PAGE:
Crude oil prices rose on Friday, but are heading for a weekly decline for the first time in three weeks.
Expectations of weak demand due to an unprecedented wave of inflation in decades that may lead to a global recession have overcome fears of supply shortage due to the war in Ukraine.
By 6:01 am (GMT), the Brent crude futures contract for July delivery was trading at 108.42 dollars a barrel, up 97 cents, or 0.9 percent.
And US West Texas Intermediate crude contracts for June delivery rose 77 cents, or 0.73 percent, to $106.9 a barrel.
But the two benchmarks are about 3% lower for Brent and 2% for US crude than they closed last week.
There were many factors affecting the movement of oil prices this week, which witnessed sharp fluctuations.
Prices were under severe pressure due to fears of an imminent global recession.
This comes with a series of reports showing that inflation remains at high levels around the world, especially in advanced economies.
These reports will increase pressure on central banks to accelerate their plans to raise interest rates, which in turn threatens to falter global growth.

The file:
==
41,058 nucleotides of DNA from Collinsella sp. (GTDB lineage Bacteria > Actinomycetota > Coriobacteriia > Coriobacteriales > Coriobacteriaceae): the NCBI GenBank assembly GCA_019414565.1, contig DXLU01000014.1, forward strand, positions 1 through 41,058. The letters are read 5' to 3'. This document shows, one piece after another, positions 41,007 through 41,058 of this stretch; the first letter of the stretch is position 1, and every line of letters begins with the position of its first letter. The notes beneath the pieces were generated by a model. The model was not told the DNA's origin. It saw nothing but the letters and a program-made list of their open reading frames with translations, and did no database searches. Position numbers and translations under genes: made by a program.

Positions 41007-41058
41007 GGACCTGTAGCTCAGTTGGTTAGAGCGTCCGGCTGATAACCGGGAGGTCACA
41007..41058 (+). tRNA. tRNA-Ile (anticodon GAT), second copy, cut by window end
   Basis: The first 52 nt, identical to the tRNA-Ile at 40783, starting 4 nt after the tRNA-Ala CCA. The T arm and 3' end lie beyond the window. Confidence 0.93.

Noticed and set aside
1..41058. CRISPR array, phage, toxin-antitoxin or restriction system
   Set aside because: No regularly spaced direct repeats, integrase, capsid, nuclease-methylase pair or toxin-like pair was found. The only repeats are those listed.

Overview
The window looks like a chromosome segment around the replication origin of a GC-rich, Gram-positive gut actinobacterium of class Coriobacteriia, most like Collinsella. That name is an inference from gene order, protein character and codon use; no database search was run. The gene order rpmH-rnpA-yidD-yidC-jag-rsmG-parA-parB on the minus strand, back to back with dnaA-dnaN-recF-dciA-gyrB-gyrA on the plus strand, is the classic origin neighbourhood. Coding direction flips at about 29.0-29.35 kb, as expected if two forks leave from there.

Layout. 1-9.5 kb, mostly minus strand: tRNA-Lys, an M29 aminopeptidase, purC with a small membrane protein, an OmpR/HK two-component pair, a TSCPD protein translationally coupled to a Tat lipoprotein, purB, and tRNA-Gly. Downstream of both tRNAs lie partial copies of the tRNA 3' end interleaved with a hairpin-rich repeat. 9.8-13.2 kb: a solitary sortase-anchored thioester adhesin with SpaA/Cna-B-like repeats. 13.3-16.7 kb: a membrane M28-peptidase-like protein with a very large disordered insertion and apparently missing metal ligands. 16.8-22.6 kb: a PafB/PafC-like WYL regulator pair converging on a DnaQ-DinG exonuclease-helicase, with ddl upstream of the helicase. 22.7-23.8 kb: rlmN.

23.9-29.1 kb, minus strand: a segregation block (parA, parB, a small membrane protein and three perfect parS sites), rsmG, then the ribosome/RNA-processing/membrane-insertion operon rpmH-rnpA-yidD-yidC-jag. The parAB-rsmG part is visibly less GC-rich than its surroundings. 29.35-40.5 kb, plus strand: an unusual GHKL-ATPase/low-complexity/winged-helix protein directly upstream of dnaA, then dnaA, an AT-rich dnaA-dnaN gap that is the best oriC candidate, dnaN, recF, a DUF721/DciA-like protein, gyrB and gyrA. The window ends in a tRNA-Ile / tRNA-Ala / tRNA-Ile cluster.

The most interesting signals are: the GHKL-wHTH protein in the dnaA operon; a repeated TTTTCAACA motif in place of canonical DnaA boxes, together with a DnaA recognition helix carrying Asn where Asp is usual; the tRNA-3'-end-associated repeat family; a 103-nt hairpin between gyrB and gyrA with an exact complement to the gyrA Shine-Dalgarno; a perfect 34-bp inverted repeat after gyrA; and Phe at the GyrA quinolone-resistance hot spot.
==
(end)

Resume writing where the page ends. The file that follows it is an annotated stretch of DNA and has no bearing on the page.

Adding to these pressures, the rise of the US dollar to its highest level in 20 years, as well as the continued closures related to the Coronavirus in China, the second largest oil consumer in the world.
A rise in the dollar would increase the cost of oil trading to holders of other currencies.
On Thursday, the Organization of the Petroleum Exporting Countries “OPEC” lowered its forecast for the growth of global demand for oil in 2022 to 3.4 million barrels per day.
This is 300,000 barrels per day lower than its forecast in April.
On the other hand, oil prices received support from investors’ focus on the ongoing talks within the European Union to come up with an agreement formula that would ban the bloc’s oil imports from Russia.
This is part of a series of sanctions against Moscow in response to its ongoing military operation in Ukraine.